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Avaira Sphere Lawyer | Avaira Sphere Lawsuit CooperVision Contact Lens


CooperVision, the contact lens manufacturer, has recalled more than five million contact lenses that were contaminated with harmful silicon oil residue. Some people have experienced serious eye injury, including vision loss, necessitating emergency medical treatment.

What is the problem?

CooperVision, the company that creates, markets, and sells several types of contact lenses, has recently been forced to recall more than five million products. The contact lenses are used by millions of people to correct eye problems, such as myopia (nearsighedness), hyperopia (farsightedness), and astigmatism.

Consumers came to the company with complaints that they had suffered eye injuries after using the products, which prompted an investigation. The lenses were found to be contaminated with a silicon oil residue that can irritate and harm the eye. Some users complained of hazy vision, blurry vision, temporary eye pain. Some people had far more serious reactions to the silicon oil reside, however, including vision loss.

If you are using Avaira Sphere or Avaira Toric contact lenses and you experience a serious side effect, you should go to the emergency room to receive treatment. You may have been exposed to a harmful substance.

Class 1 FDA Recall

The CooperVision Avaira Sphere and Avaira Toric products are under a Class 1 Food and Drug Administration Recall, which is the highest recall level, saved for products that may cause serious harm to consumers.

To give you an idea of how serious this recall is, other examples of Class 1 FDA recalls are: widespread label mix-ups on prescription drugs, food that has been contaminated with deadly bacterial pathogens, and artificial heart valves that are defective.

What contact lenses are affected?

CooperVision has voluntarily recalled Avaira Sphere and Avaira Toric contact lenses manufactured from February 1, 2011 through August 24, 2011. You may have purchased these products between March 2, 2011 through November 15, 2011.

History of the Recall

CooperVision first recalled its products in August of 2011, following reports of consumer injuries. The recall was small, and involved only a few lots of Avaira Toric contact lenses. Subsequent tests, however, showed that far more products were contaminated with the silicon oil residue than previously thought. On November 16, 2011, the company expanded the recall to include more than 600,000 products, including the Avaira Sphere contact lenses. Though the recall was far larger, it was not the end. On December 7, 2011, CooperVision dramatically expanded the recall again — this time, to include more than five million lots of Avaira Sphere and Avaira Toric contact lenses. Some people who have used these lenses have experienced severe eye injuries.

I use Avaira Sphere contact lenses. What can I do?

  • Stop wearing your contacts — they may be contaminated.
  • Do not throw away the contacts or the box they came in. Put them in a safe place, because you are going to need the lot number printed on the box.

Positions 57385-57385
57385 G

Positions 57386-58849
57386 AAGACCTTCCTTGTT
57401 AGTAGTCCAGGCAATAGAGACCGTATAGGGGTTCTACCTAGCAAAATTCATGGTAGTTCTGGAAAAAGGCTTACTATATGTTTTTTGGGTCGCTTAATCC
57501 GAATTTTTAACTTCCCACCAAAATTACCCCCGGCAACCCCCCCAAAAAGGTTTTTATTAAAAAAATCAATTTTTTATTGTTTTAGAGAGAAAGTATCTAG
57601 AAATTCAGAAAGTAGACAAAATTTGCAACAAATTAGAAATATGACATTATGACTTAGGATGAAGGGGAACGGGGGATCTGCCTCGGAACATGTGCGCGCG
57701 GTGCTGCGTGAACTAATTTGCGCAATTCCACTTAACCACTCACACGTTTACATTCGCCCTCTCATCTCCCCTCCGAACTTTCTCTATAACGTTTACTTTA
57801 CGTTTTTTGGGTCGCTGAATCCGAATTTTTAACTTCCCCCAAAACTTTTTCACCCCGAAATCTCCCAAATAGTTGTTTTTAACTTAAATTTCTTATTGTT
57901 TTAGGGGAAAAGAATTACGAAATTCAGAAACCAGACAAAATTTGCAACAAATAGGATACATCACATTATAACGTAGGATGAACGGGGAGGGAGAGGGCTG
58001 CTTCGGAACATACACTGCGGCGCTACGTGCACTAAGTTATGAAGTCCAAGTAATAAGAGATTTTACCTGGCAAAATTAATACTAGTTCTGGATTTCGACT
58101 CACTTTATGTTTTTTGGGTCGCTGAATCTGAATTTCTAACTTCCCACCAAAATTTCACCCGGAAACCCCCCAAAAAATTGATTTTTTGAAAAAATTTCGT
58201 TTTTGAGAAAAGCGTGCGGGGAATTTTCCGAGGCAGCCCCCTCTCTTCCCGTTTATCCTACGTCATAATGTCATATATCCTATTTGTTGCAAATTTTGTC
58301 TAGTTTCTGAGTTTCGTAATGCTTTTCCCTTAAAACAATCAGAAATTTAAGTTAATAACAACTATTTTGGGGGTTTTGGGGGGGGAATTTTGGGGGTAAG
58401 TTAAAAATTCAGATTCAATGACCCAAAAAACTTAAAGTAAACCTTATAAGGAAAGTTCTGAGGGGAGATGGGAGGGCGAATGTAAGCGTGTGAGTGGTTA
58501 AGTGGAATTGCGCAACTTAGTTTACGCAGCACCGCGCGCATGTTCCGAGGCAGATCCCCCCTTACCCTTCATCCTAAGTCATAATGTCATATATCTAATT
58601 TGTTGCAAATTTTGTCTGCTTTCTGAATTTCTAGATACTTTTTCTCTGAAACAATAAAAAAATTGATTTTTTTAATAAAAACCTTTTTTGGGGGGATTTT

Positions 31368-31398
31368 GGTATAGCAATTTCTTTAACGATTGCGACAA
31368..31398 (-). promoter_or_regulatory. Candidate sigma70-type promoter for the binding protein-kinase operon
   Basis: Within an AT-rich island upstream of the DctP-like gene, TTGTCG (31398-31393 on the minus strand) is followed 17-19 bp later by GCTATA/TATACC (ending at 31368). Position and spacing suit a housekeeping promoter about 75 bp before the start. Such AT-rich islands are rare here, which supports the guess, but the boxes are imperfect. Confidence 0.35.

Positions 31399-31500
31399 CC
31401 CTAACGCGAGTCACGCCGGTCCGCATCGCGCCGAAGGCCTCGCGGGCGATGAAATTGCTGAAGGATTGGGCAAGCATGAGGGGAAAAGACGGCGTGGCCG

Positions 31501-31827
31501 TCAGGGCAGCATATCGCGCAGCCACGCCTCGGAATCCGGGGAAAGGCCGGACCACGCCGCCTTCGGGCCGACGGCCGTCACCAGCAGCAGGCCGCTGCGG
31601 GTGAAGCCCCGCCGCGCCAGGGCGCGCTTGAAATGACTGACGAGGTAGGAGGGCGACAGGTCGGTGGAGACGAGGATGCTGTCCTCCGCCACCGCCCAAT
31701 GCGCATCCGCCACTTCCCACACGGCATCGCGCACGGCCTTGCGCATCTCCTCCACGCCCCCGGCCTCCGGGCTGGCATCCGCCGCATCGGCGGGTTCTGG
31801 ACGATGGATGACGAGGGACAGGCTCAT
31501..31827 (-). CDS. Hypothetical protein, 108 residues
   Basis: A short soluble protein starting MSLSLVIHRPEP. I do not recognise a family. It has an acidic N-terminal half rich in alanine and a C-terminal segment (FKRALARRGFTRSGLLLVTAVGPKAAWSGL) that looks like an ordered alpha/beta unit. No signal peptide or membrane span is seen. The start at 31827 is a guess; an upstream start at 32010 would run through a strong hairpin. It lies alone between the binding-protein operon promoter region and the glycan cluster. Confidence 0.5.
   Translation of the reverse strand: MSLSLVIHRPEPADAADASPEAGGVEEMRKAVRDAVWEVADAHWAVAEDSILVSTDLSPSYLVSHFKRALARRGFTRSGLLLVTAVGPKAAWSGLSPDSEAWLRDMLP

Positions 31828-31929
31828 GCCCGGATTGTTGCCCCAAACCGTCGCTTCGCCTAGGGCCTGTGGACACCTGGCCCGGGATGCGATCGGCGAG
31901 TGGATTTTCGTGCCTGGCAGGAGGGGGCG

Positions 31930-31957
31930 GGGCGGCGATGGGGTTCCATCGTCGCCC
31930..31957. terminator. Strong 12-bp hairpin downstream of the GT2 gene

• On the CooperVision website, scroll down to locate the search box where you can enter your lot number to find out if your contacts are part of the recall. Another option is phoning the CooperVision Customer Care hotline at 1-855-526-6737. If your contact lenses are not part of the recall, you should still hold onto them. The recall may continue to expand.
  • Especially if you have been injured, contact your eye doctor and tell them you have contacts that are part of a massive recall, and you have been injured by the product. The FDA collects this information to better protect and inform the public about dangerous medical devices. If you prefer, you can call the FDA hotline yourself at: 1-800-332-1088.

What is Astigmatism?

Optometrists have prescribed CooperVision contacts to millions of Americans for the treatment of astigmatism. This is a type of vision problem that affects the cornea, which is the clear tissue covering the front of the eye. People with astigmatism have a cornea that is curved in a way that makes it difficult for the eye to focus light. The result is blurry vision, close up and also far away. The person may also experience eye discomfort, headaches, and other symptoms in the most serious cases.

What is myopia (nearsightedness) and hyperopia (farsightedness)?

Optometrists have also prescribed CooperVision contacts to millions of Americans for the correction of nearsightedness and farsightedness.

Myopia, or “nearsightedness,” occurs when a person can focus clearly on objects that are close, but objects that are far away appear blurry. Like astigmatism, it occurs because a part of the eye is misshapen, and so light entering the eye is focused incorrectly. As a person ages, myopia often gets worse, but there are many options for treatment. Contact lenses, glasses, and LASIK surgery can usually mitigate the symptoms of myopia.

Hyperopia, or “farsightedness,” occurs when a person can focus clearly on objects that are far away, but not close up. It most frequently manifests as a difficulty reading and writing, which can be particularly serious if it is not diagnosed early in children, because they have difficulty learning. Hyperopia is treatable with contacts and glasses.

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